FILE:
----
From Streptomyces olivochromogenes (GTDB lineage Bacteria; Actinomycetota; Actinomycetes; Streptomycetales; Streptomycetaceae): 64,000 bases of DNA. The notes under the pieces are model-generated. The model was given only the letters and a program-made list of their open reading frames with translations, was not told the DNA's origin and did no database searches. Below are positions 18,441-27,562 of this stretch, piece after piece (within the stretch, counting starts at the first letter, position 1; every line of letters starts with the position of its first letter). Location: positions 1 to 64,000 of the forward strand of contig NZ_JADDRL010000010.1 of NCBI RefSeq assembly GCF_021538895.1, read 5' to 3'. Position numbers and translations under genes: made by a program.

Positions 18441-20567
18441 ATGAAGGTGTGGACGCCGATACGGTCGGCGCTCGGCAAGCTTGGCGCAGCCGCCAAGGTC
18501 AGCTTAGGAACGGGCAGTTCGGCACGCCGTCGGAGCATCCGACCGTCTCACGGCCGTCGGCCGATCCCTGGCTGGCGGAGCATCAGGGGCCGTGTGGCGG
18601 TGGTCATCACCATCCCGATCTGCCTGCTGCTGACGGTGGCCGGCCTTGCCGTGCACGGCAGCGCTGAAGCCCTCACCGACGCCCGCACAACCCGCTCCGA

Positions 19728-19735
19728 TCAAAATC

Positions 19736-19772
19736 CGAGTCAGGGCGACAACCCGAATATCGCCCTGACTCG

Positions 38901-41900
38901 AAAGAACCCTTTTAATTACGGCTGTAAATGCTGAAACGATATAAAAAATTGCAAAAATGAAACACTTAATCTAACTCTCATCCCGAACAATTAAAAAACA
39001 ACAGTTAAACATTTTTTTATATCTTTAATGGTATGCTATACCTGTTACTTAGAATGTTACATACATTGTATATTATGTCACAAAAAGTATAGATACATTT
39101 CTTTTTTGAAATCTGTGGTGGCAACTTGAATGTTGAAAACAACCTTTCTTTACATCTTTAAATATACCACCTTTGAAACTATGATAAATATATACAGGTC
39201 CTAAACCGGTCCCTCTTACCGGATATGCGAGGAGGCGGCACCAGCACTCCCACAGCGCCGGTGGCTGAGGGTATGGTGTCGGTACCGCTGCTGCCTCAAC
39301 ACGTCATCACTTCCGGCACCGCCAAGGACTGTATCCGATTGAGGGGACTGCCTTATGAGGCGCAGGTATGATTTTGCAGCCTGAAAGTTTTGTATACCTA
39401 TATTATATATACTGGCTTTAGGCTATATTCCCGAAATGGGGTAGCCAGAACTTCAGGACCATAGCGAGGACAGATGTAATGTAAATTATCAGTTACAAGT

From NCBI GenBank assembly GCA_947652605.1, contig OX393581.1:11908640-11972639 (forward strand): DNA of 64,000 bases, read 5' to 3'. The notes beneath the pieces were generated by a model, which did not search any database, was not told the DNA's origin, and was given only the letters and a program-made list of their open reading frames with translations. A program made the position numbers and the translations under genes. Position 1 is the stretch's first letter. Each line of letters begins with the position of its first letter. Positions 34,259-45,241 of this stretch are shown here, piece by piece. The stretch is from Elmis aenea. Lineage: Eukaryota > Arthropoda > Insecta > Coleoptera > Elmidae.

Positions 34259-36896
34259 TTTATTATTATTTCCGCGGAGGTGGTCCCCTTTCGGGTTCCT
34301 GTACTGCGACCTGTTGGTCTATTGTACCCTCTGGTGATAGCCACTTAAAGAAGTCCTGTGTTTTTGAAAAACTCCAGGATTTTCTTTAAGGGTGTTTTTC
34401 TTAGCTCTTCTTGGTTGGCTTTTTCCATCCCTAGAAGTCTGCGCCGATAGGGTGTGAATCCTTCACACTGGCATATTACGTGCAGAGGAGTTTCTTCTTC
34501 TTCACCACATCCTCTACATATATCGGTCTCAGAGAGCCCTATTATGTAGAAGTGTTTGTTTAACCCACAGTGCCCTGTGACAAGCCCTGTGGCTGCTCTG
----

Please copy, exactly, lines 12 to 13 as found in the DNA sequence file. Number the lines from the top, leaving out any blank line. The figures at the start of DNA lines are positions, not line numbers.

39001 ACAGTTAAACATTTTTTTATATCTTTAATGGTATGCTATACCTGTTACTTAGAATGTTACATACATTGTATATTATGTCACAAAAAGTATAGATACATTT
39101 CTTTTTTGAAATCTGTGGTGGCAACTTGAATGTTGAAAACAACCTTTCTTTACATCTTTAAATATACCACCTTTGAAACTATGATAAATATATACAGGTC